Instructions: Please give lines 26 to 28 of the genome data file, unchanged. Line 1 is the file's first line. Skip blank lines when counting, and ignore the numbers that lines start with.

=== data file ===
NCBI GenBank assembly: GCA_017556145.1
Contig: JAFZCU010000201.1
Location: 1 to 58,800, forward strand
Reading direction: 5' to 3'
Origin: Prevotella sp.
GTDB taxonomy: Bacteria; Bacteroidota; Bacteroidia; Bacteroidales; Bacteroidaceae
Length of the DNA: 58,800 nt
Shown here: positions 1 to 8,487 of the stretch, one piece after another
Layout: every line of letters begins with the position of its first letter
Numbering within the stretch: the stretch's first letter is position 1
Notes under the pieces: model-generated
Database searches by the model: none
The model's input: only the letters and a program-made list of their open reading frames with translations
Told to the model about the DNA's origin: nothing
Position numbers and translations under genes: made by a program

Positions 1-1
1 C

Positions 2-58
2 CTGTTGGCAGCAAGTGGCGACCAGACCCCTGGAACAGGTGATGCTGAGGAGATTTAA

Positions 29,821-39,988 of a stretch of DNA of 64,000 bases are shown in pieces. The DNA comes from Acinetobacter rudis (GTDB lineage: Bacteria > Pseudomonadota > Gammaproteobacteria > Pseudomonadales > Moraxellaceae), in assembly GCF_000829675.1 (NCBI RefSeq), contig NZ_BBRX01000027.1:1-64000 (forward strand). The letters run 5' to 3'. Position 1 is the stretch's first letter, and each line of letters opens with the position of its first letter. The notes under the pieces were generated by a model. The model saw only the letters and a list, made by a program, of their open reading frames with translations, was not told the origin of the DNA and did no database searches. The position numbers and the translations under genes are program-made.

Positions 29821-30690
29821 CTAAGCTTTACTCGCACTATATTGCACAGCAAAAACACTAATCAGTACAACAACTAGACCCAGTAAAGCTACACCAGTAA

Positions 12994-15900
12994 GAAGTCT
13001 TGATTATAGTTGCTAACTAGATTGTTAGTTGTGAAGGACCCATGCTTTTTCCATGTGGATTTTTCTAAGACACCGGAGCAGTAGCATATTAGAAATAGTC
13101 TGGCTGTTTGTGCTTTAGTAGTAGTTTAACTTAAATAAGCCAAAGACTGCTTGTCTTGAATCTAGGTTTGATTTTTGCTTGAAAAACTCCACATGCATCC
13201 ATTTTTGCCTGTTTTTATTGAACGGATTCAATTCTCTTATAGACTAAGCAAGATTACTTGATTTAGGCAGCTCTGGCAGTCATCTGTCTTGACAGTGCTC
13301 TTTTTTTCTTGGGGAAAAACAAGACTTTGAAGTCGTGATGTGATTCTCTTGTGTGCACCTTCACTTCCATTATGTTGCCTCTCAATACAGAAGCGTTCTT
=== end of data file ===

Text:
13101 TGGCTGTTTGTGCTTTAGTAGTAGTTTAACTTAAATAAGCCAAAGACTGCTTGTCTTGAATCTAGGTTTGATTTTTGCTTGAAAAACTCCACATGCATCC
13201 ATTTTTGCCTGTTTTTATTGAACGGATTCAATTCTCTTATAGACTAAGCAAGATTACTTGATTTAGGCAGCTCTGGCAGTCATCTGTCTTGACAGTGCTC
13301 TTTTTTTCTTGGGGAAAAACAAGACTTTGAAGTCGTGATGTGATTCTCTTGTGTGCACCTTCACTTCCATTATGTTGCCTCTCAATACAGAAGCGTTCTT